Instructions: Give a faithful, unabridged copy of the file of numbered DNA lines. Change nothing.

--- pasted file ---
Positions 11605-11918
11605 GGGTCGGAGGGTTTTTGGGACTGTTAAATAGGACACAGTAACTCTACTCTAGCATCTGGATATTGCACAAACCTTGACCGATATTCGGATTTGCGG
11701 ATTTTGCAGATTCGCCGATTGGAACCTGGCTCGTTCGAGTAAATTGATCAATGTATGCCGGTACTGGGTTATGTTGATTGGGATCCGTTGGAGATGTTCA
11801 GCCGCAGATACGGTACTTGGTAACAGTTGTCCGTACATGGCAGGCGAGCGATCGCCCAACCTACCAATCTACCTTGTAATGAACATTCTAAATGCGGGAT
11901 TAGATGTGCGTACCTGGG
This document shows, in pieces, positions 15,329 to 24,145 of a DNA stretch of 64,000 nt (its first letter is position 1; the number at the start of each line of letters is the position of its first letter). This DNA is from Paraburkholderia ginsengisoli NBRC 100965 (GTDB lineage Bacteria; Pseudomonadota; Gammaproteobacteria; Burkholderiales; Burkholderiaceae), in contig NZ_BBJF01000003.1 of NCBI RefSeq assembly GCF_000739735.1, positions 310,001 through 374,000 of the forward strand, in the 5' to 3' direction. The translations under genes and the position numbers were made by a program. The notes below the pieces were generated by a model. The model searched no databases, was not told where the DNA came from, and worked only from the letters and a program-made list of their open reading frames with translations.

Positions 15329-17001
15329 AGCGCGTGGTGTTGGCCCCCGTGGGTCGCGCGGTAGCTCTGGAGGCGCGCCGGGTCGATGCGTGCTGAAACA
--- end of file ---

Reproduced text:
Positions 11605-11918
11605 GGGTCGGAGGGTTTTTGGGACTGTTAAATAGGACACAGTAACTCTACTCTAGCATCTGGATATTGCACAAACCTTGACCGATATTCGGATTTGCGG
11701 ATTTTGCAGATTCGCCGATTGGAACCTGGCTCGTTCGAGTAAATTGATCAATGTATGCCGGTACTGGGTTATGTTGATTGGGATCCGTTGGAGATGTTCA
11801 GCCGCAGATACGGTACTTGGTAACAGTTGTCCGTACATGGCAGGCGAGCGATCGCCCAACCTACCAATCTACCTTGTAATGAACATTCTAAATGCGGGAT
11901 TAGATGTGCGTACCTGGG
This document shows, in pieces, positions 15,329 to 24,145 of a DNA stretch of 64,000 nt (its first letter is position 1; the number at the start of each line of letters is the position of its first letter). This DNA is from Paraburkholderia ginsengisoli NBRC 100965 (GTDB lineage Bacteria; Pseudomonadota; Gammaproteobacteria; Burkholderiales; Burkholderiaceae), in contig NZ_BBJF01000003.1 of NCBI RefSeq assembly GCF_000739735.1, positions 310,001 through 374,000 of the forward strand, in the 5' to 3' direction. The translations under genes and the position numbers were made by a program. The notes below the pieces were generated by a model. The model searched no databases, was not told where the DNA came from, and worked only from the letters and a program-made list of their open reading frames with translations.

Positions 15329-17001
15329 AGCGCGTGGTGTTGGCCCCCGTGGGTCGCGCGGTAGCTCTGGAGGCGCGCCGGGTCGATGCGTGCTGAAACA